In more traditional news: US Democrat senator Joe Manchin has said that he’s not willing to go any higher than $1.5 trillion when it comes to Joe Biden’s proposed $3.5 trillion budget plan. His dissent from the party line puts the knife edge vote at risk of not passing and means that Biden is likely to have to make some concessions in the budget to get him onside – which in turn risks others piping up to get their amendments in. Democrats are targeting the middle of next week to have the legislation finalised before putting it to a vote. Joe Biden meanwhile has asked for $24bn from congress to address natural disasters, split as $10bn for hurricane Ida damage and $14bn to clear up disasters that have gone before the hurricane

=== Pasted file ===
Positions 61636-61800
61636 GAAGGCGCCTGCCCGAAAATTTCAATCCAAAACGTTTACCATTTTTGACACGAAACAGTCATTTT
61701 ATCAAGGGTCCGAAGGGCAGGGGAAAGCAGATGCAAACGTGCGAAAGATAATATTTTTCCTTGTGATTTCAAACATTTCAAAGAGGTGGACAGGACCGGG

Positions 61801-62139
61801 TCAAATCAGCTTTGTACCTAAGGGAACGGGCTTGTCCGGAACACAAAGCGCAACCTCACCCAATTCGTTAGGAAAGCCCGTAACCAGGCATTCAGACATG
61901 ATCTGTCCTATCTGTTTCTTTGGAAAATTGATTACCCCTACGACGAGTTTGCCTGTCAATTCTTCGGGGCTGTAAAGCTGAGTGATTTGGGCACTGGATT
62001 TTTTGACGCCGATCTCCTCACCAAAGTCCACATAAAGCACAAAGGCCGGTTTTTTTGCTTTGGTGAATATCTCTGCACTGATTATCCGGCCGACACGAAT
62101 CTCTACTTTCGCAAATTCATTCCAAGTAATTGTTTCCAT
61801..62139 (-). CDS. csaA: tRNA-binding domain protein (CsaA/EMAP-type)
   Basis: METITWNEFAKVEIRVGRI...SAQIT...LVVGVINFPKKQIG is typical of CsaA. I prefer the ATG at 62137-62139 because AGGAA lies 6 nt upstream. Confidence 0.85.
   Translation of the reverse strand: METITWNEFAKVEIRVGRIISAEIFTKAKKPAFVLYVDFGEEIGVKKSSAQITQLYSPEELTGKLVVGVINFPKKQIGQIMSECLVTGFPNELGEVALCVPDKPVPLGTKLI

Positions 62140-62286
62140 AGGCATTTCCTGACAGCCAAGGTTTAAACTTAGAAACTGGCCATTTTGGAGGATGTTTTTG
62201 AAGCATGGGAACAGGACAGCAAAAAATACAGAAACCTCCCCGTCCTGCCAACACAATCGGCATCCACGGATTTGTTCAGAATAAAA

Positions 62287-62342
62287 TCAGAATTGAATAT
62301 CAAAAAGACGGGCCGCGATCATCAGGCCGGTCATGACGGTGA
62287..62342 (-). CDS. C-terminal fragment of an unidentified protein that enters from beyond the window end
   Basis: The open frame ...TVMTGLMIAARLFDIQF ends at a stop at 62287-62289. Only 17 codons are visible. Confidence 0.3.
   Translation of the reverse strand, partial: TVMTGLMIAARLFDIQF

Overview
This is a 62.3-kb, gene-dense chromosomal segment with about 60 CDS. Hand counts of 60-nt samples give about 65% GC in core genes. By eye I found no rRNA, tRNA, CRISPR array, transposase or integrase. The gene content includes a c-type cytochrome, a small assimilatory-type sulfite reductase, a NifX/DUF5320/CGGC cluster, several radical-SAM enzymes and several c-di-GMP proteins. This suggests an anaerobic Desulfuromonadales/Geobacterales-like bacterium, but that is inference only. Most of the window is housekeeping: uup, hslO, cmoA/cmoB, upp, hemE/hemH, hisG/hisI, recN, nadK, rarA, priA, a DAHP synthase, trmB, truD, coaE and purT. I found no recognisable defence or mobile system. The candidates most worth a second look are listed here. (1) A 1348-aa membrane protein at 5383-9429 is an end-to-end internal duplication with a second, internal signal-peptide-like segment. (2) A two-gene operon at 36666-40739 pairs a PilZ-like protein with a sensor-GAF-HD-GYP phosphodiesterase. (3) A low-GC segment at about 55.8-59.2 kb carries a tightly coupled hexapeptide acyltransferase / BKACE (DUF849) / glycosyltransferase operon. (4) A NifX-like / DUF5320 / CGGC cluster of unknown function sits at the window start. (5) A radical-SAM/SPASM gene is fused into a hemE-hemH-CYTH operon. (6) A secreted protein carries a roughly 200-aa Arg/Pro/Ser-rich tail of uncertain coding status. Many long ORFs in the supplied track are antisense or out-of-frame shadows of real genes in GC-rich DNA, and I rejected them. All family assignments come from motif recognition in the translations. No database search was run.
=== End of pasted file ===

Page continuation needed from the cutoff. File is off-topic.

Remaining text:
Buffett Indicator & GDP
There’s a story doing the rounds about stock market valuations and how they’re massively overpriced on the “Buffett indicator”. The indicator, named after Warren buffet, is a relatively simple bit of maths that divides the total market cap of global equities by total global GDP and the outcome of that equation is that the indicator is at 142%, an all-time high, and is therefore flashing a warning that things are overpriced and could be in for a correction. There is of course the precursor that the world is in a very strange place at the moment and the money in markets has been artificially created by central banks, which in turn might make its way back out of markets further down the line (though the jury is out on that). Looking Ahead
Judging by the queues in Pret for coffee this morning, London is definitely back in the office. As such we’ll hope for liquid markets and people looking to get going for the autumn term.
Have a great day